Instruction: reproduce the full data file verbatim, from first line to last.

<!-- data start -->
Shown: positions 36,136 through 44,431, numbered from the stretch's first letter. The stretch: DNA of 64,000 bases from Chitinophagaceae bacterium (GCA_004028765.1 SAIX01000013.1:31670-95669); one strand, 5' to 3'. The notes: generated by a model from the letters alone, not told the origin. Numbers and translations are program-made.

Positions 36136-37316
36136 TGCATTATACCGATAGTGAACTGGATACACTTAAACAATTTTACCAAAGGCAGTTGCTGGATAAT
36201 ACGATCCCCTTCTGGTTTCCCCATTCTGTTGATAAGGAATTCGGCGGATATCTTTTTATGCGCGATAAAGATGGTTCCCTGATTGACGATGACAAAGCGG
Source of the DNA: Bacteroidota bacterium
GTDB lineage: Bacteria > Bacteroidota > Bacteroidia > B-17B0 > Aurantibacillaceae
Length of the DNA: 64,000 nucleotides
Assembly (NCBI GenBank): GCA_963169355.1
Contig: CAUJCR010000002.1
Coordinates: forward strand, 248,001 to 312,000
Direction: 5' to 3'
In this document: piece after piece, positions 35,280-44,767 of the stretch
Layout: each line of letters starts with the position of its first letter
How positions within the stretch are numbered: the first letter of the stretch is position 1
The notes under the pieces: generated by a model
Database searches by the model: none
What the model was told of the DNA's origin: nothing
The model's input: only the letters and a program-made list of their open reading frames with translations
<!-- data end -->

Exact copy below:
Shown: positions 36,136 through 44,431, numbered from the stretch's first letter. The stretch: DNA of 64,000 bases from Chitinophagaceae bacterium (GCA_004028765.1 SAIX01000013.1:31670-95669); one strand, 5' to 3'. The notes: generated by a model from the letters alone, not told the origin. Numbers and translations are program-made.

Positions 36136-37316
36136 TGCATTATACCGATAGTGAACTGGATACACTTAAACAATTTTACCAAAGGCAGTTGCTGGATAAT
36201 ACGATCCCCTTCTGGTTTCCCCATTCTGTTGATAAGGAATTCGGCGGATATCTTTTTATGCGCGATAAAGATGGTTCCCTGATTGACGATGACAAAGCGG
Source of the DNA: Bacteroidota bacterium
GTDB lineage: Bacteria > Bacteroidota > Bacteroidia > B-17B0 > Aurantibacillaceae
Length of the DNA: 64,000 nucleotides
Assembly (NCBI GenBank): GCA_963169355.1
Contig: CAUJCR010000002.1
Coordinates: forward strand, 248,001 to 312,000
Direction: 5' to 3'
In this document: piece after piece, positions 35,280-44,767 of the stretch
Layout: each line of letters starts with the position of its first letter
How positions within the stretch are numbered: the first letter of the stretch is position 1
The notes under the pieces: generated by a model
Database searches by the model: none
What the model was told of the DNA's origin: nothing
The model's input: only the letters and a program-made list of their open reading frames with translations